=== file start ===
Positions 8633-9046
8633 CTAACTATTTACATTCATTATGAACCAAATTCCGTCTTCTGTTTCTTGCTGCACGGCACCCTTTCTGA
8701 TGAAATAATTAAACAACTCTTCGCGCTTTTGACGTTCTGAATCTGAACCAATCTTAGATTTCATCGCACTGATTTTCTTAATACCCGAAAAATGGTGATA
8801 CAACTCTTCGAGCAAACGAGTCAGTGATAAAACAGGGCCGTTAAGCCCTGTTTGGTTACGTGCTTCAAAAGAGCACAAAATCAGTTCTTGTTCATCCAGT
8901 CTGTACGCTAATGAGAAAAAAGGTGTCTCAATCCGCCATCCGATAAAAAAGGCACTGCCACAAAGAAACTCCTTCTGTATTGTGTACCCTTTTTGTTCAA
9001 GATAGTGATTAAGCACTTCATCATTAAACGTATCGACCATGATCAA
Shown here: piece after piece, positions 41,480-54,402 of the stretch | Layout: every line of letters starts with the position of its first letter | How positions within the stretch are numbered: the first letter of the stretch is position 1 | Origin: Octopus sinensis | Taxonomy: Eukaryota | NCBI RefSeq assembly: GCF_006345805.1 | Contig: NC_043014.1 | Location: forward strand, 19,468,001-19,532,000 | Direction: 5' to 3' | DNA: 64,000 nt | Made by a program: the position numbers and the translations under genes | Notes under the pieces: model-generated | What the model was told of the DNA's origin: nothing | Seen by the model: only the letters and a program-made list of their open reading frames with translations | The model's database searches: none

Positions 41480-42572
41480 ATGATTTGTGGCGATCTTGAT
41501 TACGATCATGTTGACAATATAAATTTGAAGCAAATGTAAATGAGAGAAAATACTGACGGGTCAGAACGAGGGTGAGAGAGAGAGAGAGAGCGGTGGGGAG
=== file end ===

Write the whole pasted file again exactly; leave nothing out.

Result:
Positions 8633-9046
8633 CTAACTATTTACATTCATTATGAACCAAATTCCGTCTTCTGTTTCTTGCTGCACGGCACCCTTTCTGA
8701 TGAAATAATTAAACAACTCTTCGCGCTTTTGACGTTCTGAATCTGAACCAATCTTAGATTTCATCGCACTGATTTTCTTAATACCCGAAAAATGGTGATA
8801 CAACTCTTCGAGCAAACGAGTCAGTGATAAAACAGGGCCGTTAAGCCCTGTTTGGTTACGTGCTTCAAAAGAGCACAAAATCAGTTCTTGTTCATCCAGT
8901 CTGTACGCTAATGAGAAAAAAGGTGTCTCAATCCGCCATCCGATAAAAAAGGCACTGCCACAAAGAAACTCCTTCTGTATTGTGTACCCTTTTTGTTCAA
9001 GATAGTGATTAAGCACTTCATCATTAAACGTATCGACCATGATCAA
Shown here: piece after piece, positions 41,480-54,402 of the stretch | Layout: every line of letters starts with the position of its first letter | How positions within the stretch are numbered: the first letter of the stretch is position 1 | Origin: Octopus sinensis | Taxonomy: Eukaryota | NCBI RefSeq assembly: GCF_006345805.1 | Contig: NC_043014.1 | Location: forward strand, 19,468,001-19,532,000 | Direction: 5' to 3' | DNA: 64,000 nt | Made by a program: the position numbers and the translations under genes | Notes under the pieces: model-generated | What the model was told of the DNA's origin: nothing | Seen by the model: only the letters and a program-made list of their open reading frames with translations | The model's database searches: none

Positions 41480-42572
41480 ATGATTTGTGGCGATCTTGAT
41501 TACGATCATGTTGACAATATAAATTTGAAGCAAATGTAAATGAGAGAAAATACTGACGGGTCAGAACGAGGGTGAGAGAGAGAGAGAGAGCGGTGGGGAG